It’s important to note that even though hotel occupancy growth is leading, it’s coming from a lower base due to steeper declines. This is the percentage growth and occupancy based on that low point, and hotels have come back stronger because they declined further, whereas short-term rentals didn’t decline as far. Still, in both cases, we can see that regional markets are recovering the quickest.
With families and small groups preferring a more contactless, low-traffic environment, larger holiday rentals that are better equipped to provide that type of experience command premium rates due to increased demand. Meanwhile, the smaller, lower-priced “hotel comparable” vacation rentals that usually serve budget travelers, like studios and one-bedroom apartments, are experiencing low demand.
However, the opposite has proved true in the hotel sphere as budget hotels have been more resilient, dramatically outperforming higher-end properties in RevPAR and occupancy. This is probably due to the boost in regional travel and summer road trips that are bringing travelers to areas with fewer upscale properties where economy and midscale hotels are most popular.
Another factor that may have contributed to hotel prices dropping so low is that hotels typically have more sophisticated revenue management strategies, causing them to change prices, often driving them down in times like these, to keep their rates competitive. On the other hand, short-term rental owners tend not to vary their pricing as frequently to keep up with market data, demand, and competition. This factor may have caused vacation rental prices to remain higher.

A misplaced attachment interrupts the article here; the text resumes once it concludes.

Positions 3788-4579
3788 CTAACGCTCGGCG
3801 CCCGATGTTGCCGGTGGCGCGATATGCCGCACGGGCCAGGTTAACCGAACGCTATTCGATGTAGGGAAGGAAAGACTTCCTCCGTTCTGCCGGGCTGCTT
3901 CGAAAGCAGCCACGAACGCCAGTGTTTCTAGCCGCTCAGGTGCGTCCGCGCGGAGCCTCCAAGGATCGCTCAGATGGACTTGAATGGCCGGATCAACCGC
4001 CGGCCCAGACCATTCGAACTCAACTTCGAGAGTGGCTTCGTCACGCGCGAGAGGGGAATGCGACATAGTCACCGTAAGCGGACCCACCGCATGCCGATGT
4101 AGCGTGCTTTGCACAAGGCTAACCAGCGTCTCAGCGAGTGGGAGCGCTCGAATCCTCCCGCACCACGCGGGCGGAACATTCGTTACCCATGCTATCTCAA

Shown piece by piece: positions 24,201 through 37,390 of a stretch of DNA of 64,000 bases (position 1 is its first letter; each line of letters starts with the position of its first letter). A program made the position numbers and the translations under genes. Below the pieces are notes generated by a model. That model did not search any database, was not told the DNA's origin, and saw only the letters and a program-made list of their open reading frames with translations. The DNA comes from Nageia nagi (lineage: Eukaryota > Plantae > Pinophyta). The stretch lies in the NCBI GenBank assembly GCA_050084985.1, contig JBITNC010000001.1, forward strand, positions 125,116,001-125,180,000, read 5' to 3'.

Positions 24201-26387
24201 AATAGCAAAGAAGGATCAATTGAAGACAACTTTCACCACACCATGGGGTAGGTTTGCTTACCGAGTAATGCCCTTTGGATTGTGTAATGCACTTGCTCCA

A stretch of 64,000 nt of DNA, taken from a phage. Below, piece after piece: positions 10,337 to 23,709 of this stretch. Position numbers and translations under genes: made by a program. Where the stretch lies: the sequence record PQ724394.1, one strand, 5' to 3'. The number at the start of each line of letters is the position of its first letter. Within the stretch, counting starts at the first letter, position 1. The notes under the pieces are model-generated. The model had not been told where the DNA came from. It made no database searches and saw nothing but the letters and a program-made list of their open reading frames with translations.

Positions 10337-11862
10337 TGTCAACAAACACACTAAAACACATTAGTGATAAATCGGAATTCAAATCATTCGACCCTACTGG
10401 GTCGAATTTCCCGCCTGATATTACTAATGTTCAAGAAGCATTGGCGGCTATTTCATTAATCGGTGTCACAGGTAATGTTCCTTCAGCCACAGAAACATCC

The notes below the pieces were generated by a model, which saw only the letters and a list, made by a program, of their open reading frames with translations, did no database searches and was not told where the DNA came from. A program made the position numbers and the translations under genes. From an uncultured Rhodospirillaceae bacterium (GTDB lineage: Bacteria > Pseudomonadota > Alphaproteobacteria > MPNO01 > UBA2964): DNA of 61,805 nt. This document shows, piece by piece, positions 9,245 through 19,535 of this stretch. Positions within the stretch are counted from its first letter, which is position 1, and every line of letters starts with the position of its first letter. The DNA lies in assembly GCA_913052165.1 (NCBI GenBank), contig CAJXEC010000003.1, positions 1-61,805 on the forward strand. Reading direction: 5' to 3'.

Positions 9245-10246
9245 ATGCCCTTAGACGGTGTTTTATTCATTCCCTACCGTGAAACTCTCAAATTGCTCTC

Even with hotel room rates so low, vacation rentals, especially those with two or more bedrooms, remain strong. This may be because people traveling as a family or in groups tend to prefer booking a vacation rental home over multiple hotel rooms, especially for longer stays, which became more common at the height of the outbreak and restrictions.
Overall, short-term rentals are more popular than hotels right now. If you aggregate up all of the 27 markets, hotels are now seeing around 39% occupancy, while smaller short-term rentals enjoy 58% occupancy and larger properties have around 61%.